Road tripping the Panamerican highway 

While waiting for my passport to arrive, we decided to drive to and from San Pedro de Atacama along Ruta 5 (the Panamerican highway). We decided on key places to stop along the way, keeping some for the trip north and some for the trip south.  Note: there is a separate blog for San Pedro de Atacama to come.

Exchange rate = 1 NZD is equivalent to 469 CLP 


We left a bit later than anticipated as we had some sad news… Our friends dog (who we were staying with in Santiago) passed during the night from a heart attack. After a small burial service at their home, we drove from Santiago to Vicuña via La Serena. This took us around 7 hours with some detours/getting lost along the way! We tried to find somewhere to freedom camp but it was getting late by this stage and we were pretty hungry. Along the way we found a camping ground charging $9,500 pesos each… A little excessive for minimal facilities we thought! We ended up staying at Hostal Michel, and stayed in a 4 bed ‘dorm’ and as it was a Saturday night, it was a bit loud and not much sleep was had, by me anyway. It was also extremely hot and there was not much airflow in the room. This cost $8,000 pesos each, plus $1,000 to park our car in a secure location ($17,000 pesos in total). Overall, a cheaper and better option than the first camping ground we found! We met a French couple at breakfast and dropped them off before Junta del Toro, as there was a border crossing to Argentina, and without a passport, I couldn’t leave Chile! The drive was beautiful and out of this world with vineyards, red rocks and cactus everywhere! We also drove through Paihuano, Montegrande and Pisco Elqui. Again, a beautiful drive with wineries along the way if you wish to stop for a while and have a drop of red or pisco. We stopped just after Paihuano as there is a wonderful picnic/nap spot with gorgeous views and the place almost to yourself. We came prepared with chicken, salad and wine. We stayed another night at Hostal Michel, this time camping, which cost $5,000 pesos each, plus $1,000 to park our car in a secure location ($11,000 pesos in total). That night, we went to an observatory called Alfa Aldea to watch some stars and learn a little more about astronomy. It cost $10,000 pesos per person and includes a glass of wine, asparagus soup and garlic bread, as well as the star gazing through fantastic telescopes, explanations of the stars and hearing the ‘sounds’ of the sun and Jupiter. Overall a very enjoyable evening for a reasonable price.

Cactus in Vicuña

Grapes at the observatory

Contrast of vineyards and desert

The lush vineyards of Valle del Elqui

We met a German couple at breakfast the next day, and dropped them off in La Serena on our way heading north bypassing Copiapó to Bahía Inglesa. The drive north was extremely hot, barren and felt a bit like being in the Australian outback apart from the Spanish sign posts! This took us about 5 hours including petrol/toilet and lunch stops. We arrived at the beach and it was so busy and hot, so we found a sneaky quiet spot around the corner to have a dip. We camped at Bahia Club in the juvenile section which was $5,000 pesos each and had really good facilities including a restaurant and a jacuzzi (although we found it too hot to use it) and a night club type vibe close to where we slept. There was plenty of toilets and hot showers and Playa las Machas was a few minutes walk and 10 minutes walk to Bahía Inglesa. We got up early ish and went for a run along the beach, did some yoga and tried to find some decent coffee without any luck. We spent the late morning/early afternoon at the beach before heading to Pan de Azucar National Park via Chañaral. We stopped in Caldera along the way for lunch which was delicious (empanadas and fried fish/chicken for $5,200 each). It was a relatively short drive compared to other days (only 2.5 hours including lunch in Caldera and a supermarket shop). We camped at Camping Los Yecos which was right on the beach and a few hundred meters to the start of a nice walk in the national park. Camping here cost $4,000 pesos each. The facilities were adequate, although you can only shower from 7-9pm.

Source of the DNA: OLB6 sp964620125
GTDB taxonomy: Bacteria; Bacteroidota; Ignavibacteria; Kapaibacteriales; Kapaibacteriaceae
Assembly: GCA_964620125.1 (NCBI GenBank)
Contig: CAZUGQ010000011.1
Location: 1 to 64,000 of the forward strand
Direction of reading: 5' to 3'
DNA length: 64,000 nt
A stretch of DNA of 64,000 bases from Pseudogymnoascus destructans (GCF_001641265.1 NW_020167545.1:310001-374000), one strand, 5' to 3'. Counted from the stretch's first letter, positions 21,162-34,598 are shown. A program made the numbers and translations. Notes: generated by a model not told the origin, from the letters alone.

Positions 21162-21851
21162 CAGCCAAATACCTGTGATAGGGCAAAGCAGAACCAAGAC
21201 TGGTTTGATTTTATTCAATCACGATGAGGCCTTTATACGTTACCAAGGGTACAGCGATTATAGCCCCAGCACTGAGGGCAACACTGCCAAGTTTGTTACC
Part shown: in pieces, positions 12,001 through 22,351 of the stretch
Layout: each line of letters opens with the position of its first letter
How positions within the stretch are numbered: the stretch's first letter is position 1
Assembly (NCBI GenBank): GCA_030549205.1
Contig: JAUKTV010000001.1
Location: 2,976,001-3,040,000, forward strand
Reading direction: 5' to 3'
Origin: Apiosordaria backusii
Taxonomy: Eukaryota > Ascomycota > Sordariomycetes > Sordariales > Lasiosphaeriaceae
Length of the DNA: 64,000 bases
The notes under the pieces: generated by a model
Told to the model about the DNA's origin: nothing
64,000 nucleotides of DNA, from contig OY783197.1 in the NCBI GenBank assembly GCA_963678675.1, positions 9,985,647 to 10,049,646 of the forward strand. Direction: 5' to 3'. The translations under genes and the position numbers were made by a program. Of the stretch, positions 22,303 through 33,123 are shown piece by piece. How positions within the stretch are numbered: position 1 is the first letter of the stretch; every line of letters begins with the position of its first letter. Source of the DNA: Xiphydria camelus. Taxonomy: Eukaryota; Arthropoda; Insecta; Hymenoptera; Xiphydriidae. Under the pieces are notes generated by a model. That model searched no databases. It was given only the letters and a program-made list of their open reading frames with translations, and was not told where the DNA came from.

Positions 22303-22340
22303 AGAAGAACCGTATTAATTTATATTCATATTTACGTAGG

Drinks overlooking Bahìa Inglesa

Early morning run along Bahìa Inglesa

We got up early (at 7am) to do the walk to Mirador Chica but the CONAF office didn’t open until 9am! We waited until someone arrived (after 9am of course) then set off on our 9-10km walk. There is an entrance fee of $5,000 pesos per person (non-resident), however we only had a $20,000 or 7x$1,000 so we only paid for one entry as the ranger had no change and did this as a favour for us-lucky for us. The Pan de Azucar National Park is beautiful in its own way; desert, coast and cactus! We then drove to Taltal for lunch, which took 1 hour 40. We drove around the town and continued on to Antofagasta. We had some car troubles along the way (overheating) so we took our time. It took us about 4 hours. We had a quick stop in Antofagasta to get some coolant and food supplies, but the supermarket was closed at 7.30pm! Where on earth are we?! Luckily Sodimac was still open to get some coolant for the upcoming desert as we had used it all already! We slept on the side on the road, after the toll towards Calama, in an SOS area. It was a decent sleep once we stopped stressing that we would get in trouble. First successful Freedom Camping in Chile ✔️